Major statements by the celebrated Russian poet Boris Pasternak (1890-1960) about poetry, inspiration, the creative process, and the significance of artistic/literary creativity in his own life as well as in human life altogether, are presented here in his own words (in translation) and are discussed in the extensive commentaries and introduction. The texts range from 1910 to 1946 and are between two and ninety pages long. There are commentaries on all the texts, as well as a final essay on Pasternak’s famous novel, Doctor Zhivago, which is looked at here in the light of what it says on art and inspiration. Although universally acknowledged as one of the great writers of the twentieth century, Pasternak is not yet sufficiently recognized as the highly original and important thinker that he also was. All his life he thought and wrote about the nature and significance of the experience of inspiration, though avoiding the word “inspiration” where possible as his own views were not the conventional ones. The author’s purpose is (a) to make this philosophical aspect of his work better known, and (b) to communicate to readers who cannot read Russian the pleasure and interest of an “inspired” life as Pasternak experienced it.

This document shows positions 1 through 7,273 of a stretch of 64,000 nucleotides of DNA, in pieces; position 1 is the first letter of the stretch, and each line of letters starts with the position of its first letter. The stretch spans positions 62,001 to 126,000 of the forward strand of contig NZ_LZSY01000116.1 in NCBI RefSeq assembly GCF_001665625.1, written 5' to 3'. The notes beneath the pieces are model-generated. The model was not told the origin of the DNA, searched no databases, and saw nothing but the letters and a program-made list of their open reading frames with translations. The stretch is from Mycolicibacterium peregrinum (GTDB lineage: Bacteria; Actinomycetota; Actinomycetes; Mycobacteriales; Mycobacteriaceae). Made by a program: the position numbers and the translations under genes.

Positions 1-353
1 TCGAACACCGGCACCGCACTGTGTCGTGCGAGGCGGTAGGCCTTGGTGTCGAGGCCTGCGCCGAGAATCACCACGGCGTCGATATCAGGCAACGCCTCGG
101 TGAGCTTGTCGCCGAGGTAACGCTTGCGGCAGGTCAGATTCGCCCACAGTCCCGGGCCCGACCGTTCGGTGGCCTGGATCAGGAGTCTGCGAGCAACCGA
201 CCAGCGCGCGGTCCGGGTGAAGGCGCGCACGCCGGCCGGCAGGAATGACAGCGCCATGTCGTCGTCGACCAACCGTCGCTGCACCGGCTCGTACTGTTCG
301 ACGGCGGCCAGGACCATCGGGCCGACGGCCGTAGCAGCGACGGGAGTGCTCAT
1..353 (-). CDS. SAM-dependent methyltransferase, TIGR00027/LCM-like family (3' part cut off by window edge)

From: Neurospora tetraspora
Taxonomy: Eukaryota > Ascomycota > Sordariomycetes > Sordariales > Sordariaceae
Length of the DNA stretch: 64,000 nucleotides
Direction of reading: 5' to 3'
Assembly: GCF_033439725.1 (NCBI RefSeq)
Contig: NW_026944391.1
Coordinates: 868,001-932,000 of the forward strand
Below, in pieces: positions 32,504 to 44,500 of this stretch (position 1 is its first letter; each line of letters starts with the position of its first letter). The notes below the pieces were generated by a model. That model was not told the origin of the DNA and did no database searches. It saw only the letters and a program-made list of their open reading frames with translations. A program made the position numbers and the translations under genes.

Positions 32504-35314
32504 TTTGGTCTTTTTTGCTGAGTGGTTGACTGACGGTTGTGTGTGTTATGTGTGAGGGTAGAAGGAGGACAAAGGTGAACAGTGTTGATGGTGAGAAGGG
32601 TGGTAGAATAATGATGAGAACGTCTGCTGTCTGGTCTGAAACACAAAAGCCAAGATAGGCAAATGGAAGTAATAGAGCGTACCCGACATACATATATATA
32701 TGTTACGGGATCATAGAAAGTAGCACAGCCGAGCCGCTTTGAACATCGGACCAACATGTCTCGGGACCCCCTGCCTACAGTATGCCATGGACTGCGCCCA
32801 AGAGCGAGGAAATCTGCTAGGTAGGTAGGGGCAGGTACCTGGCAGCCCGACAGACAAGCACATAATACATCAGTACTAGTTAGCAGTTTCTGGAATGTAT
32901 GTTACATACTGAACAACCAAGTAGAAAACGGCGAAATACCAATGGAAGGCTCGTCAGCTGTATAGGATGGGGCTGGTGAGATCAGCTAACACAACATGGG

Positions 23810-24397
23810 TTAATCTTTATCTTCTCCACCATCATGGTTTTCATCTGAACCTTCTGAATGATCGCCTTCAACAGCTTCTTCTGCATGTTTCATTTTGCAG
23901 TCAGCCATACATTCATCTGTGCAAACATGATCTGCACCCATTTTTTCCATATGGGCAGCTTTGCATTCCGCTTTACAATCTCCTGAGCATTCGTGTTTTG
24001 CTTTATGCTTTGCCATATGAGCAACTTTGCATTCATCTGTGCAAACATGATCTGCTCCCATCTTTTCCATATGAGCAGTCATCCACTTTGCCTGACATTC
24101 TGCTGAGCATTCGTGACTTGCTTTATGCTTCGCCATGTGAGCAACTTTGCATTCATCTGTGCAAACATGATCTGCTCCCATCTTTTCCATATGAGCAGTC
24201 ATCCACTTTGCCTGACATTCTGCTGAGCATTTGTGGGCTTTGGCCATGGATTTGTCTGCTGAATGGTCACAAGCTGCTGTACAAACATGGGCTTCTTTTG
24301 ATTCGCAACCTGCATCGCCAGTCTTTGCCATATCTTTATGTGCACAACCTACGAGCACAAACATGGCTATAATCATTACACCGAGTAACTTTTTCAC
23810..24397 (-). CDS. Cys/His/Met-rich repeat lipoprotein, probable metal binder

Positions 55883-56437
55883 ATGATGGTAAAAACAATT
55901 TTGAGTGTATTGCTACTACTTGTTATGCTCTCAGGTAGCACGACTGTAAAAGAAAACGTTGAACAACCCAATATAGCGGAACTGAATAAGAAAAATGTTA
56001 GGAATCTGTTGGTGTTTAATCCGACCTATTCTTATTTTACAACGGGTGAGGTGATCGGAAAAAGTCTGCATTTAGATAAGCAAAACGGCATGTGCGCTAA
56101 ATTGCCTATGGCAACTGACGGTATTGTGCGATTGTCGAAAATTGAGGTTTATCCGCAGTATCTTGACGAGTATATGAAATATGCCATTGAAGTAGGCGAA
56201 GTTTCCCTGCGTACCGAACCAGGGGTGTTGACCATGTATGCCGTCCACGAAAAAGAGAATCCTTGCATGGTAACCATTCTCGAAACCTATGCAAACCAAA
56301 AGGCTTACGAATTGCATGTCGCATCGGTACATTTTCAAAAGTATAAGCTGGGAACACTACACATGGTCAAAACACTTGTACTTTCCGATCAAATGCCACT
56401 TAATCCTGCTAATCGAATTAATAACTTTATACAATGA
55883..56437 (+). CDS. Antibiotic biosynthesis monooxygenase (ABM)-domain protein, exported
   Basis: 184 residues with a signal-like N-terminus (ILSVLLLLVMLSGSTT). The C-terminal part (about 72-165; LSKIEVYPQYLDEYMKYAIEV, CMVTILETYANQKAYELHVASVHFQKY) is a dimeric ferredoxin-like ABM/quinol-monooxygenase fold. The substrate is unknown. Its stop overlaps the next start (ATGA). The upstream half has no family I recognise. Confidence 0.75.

|Publisher:||Academic Studies Press|
|Series:||Studies in Russian and Slavic Literatures, Cultures, and History|
|Product dimensions:||6.10(w) x 9.10(h) x 0.70(d)|
About the Author
After one book on a German literature topic, Lou Andreas-Salome, Her Life and Writings, Angela Livingstone (Ph.D. Cambridge University) went on to focus on Russian literature of the nineteenth and twentieth centuries. As a researcher, Dr. Livingstone has specialized mainly in the work of Boris Pasternak, Marina Tsvetaeva and Andrei Platonov. For more than thirty years she taught in the Department of Literature at the University of Essex, Colchester, U.K. with which, now retired, she is still closely affiliated, holding the title of Research Professor.